Facebook granted major companies far more exceptions to its privacy policies than previously known, making user data available through loopholes to companies including Amazon, Microsoft and Sony.
The loopholes, reported by the New York Times, suggest a company that was prepared to bend its own rules to keep valuable partners onside.
Facebook gave Netflix and Spotify the ability to read users private messages; it gave Microsoft, Sony and Amazon the ability to obtain email addresses of their users’ friends as late as 2017; and it gave device manufacturers such as Apple the ability to build special features that plugged into the social network.
The arrangements bypassed Facebook’s typical privacy protections, making it harder for users to determine where and how their data was being shared by using the tools Facebook had made available for that purpose.
In a statement, Facebook said: “None of these partnerships or features gave companies access to information without people’s permission, nor did they violate our 2012 settlement with the FTC.”
Some of the reported loopholes were more or less transparent to the end user, and may even have enabled fairer competition. For instance, an integration with Apple allowed iPhone users to link their Facebook calendars with their phone calendars, even if they had changed settings to disable all sharing. The information, Apple says, never went to its servers, instead simply sitting on the iPhone of the Facebook user, allowing them to check upcoming events without opening the Facebook app.
In other cases, Facebook appears to have granted companies far more access than they needed to build the user-focused features, and relied on trust to ensure the access wasn’t abused. Spotify, Netflix and the Royal Bank of Canada, for instance, were granted access to read, write and delete private messages on the Facebook platform. That access was granted to allow the companies to build their own unique implementations of a private message feature, allowing users to, for instance, send a Facebook message linking to a song.
But even the companies themselves seemed surprised by the extent of the rights Facebook had given away. Apple told the Guardian it was not aware that Facebook had granted its devices any special access. Spotify, too, said it was not aware of the broad powers Facebook had handed over.
Netflix replied to the story in a tweet, saying that it “never asked for, or accessed, anyone’s private messages. We’re not the type to slide into your DMs.”
Damian Collins, the chair of the UK’s DCMS committee, said the news “shows that Facebook offers preferential access to user data to some of its major corporate partners. The scale of the business these companies do with Facebook underpins the value their relationship. Facebook rewards these firms with data privileges that other organisations to not enjoy.”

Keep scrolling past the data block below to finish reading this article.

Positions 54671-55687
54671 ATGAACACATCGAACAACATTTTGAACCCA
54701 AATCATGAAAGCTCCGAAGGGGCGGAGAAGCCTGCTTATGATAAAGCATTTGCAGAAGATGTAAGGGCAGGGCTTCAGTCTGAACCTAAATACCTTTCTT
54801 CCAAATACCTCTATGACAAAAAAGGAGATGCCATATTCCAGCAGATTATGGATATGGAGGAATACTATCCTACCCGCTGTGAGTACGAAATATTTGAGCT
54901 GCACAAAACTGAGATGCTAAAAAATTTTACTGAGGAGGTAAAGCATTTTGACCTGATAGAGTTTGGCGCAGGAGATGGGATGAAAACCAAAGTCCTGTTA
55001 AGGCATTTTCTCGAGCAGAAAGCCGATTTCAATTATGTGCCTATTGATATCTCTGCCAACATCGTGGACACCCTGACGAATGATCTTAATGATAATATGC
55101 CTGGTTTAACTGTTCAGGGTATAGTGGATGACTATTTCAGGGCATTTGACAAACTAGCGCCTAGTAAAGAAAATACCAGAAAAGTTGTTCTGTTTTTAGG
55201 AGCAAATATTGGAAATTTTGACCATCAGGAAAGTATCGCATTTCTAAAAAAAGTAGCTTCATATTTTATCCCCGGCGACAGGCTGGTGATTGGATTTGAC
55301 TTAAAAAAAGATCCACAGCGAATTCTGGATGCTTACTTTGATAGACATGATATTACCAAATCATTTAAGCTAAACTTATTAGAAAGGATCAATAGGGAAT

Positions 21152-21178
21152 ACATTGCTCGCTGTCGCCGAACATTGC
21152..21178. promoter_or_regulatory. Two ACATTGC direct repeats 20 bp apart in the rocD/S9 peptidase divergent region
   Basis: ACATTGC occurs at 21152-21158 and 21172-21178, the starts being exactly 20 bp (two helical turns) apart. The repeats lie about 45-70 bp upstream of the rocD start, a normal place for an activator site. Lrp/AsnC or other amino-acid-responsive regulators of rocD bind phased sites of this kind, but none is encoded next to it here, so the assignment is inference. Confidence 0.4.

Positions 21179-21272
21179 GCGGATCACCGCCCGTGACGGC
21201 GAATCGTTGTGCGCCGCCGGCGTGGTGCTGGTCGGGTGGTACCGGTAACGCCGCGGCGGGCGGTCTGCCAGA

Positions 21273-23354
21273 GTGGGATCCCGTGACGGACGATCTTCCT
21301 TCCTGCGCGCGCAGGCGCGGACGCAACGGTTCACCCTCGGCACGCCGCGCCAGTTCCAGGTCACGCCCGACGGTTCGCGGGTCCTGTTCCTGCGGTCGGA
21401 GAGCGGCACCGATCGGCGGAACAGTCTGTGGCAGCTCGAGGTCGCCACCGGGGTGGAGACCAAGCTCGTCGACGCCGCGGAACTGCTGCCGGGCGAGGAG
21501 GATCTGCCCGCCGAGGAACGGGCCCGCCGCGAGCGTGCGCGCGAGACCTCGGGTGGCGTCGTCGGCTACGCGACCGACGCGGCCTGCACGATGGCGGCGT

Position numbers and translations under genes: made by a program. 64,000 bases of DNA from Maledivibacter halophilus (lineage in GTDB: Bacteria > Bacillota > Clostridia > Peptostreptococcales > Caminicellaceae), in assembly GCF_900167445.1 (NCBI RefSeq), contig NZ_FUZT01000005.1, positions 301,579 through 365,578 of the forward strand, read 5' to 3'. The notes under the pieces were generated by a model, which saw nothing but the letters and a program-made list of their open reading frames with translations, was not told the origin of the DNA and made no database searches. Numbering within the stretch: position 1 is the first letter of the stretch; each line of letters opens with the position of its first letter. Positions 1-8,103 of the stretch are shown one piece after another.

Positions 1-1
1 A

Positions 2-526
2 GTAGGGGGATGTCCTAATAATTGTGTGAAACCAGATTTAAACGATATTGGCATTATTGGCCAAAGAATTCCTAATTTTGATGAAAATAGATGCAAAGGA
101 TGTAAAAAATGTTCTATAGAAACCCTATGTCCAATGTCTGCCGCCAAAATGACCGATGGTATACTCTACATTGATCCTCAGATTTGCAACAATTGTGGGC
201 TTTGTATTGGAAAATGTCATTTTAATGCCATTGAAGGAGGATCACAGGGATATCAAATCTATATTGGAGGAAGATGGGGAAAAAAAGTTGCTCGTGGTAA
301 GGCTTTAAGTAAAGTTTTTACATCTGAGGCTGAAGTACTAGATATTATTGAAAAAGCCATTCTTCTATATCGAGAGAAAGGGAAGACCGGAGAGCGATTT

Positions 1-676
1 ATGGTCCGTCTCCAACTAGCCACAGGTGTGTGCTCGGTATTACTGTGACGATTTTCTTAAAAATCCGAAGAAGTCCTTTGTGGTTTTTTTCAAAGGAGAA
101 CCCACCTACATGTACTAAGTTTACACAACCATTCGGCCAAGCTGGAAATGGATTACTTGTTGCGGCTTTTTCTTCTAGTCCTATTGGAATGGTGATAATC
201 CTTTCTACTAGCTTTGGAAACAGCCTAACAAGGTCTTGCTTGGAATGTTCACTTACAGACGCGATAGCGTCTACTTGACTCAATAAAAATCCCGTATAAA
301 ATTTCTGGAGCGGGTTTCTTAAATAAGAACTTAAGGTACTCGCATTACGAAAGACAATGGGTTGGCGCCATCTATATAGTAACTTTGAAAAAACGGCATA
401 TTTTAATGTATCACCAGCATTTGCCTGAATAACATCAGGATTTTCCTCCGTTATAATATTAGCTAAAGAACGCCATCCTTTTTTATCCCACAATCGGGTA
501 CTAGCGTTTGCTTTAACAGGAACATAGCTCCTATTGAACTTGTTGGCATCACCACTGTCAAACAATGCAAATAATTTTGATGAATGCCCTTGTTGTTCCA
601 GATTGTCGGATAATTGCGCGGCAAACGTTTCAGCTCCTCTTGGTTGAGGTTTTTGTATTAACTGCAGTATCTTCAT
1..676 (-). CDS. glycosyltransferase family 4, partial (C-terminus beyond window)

Collins’s parliamentary committee had previously revealed similar arrangements after obtaining internal Facebook emails that showed the company considering special access for partners including Tinder and the Royal Bank of Canada. “We have to seriously challenge the claim by Facebook that they are not selling user data,” he added. “They may not be letting people take it away by the bucket-load, but they do reward companies with access to data that others are denied, if they place a high value on the business they do together. This is just another form of selling. We remain concerned as well about Facebook’s ability to police what happens to user data when it is shared with developers, as was highlighted by the Cambridge Analytica data breach.”
In its statement, Facebook listed a number of ways that it said companies used the special access they were given:
Apps that allowed people to access their Facebook account on their Windows Phone device.
Notifications about their activity on Facebook that they could turn on while they were using Safari or other browsers.
“Social hubs” that consolidated their feeds across Facebook, Twitter, and other services.
Messaging integrations that allowed people to recommend things like songs from Spotify to friends.
Search results in Bing and elsewhere based on public information their friends shared.
Tools that helped them find friends on Facebook by uploading their contacts from email providers like Yahoo.
The social network also highlighted, however, that “most of these features are now gone. We shut down instant personalisation, which powered Bing’s features, in 2014 and we wound down our partnerships with device and platform companies months ago, following an announcement in April. Still, we recognise that we’ve needed tighter management over how partners and developers can access information using our APIs.” Facebook also emphasised that the partnerships all required some consent from users, generally through signing in to Facebook in the target app.
Alex Stamos, a security researcher at Stanford university, and formerly Facebook’s chief information security officer, argued that some integrations of the kind revealed could be good for users, but that it was unclear which were or weren’t.
“Allowing for 3rd party clients is the kind of pro-competition move we want to see from dominant platforms,” Stamos tweeted on Tuesday evening. “For ex, making Gmail only accessible to Android and the Gmail app would be horrible. For the NY Times to try to scandalize this kind of integration is wrong.
“But integrations that are sneaky or send secret data to servers controlled by others really is wrong.”
Most developers have to build Facebook integration through a standardised set of tools, limiting what they can do with user data, and providing an easier route for users to assess requests, approve or reject them, and periodically check which third-parties have access to their information.
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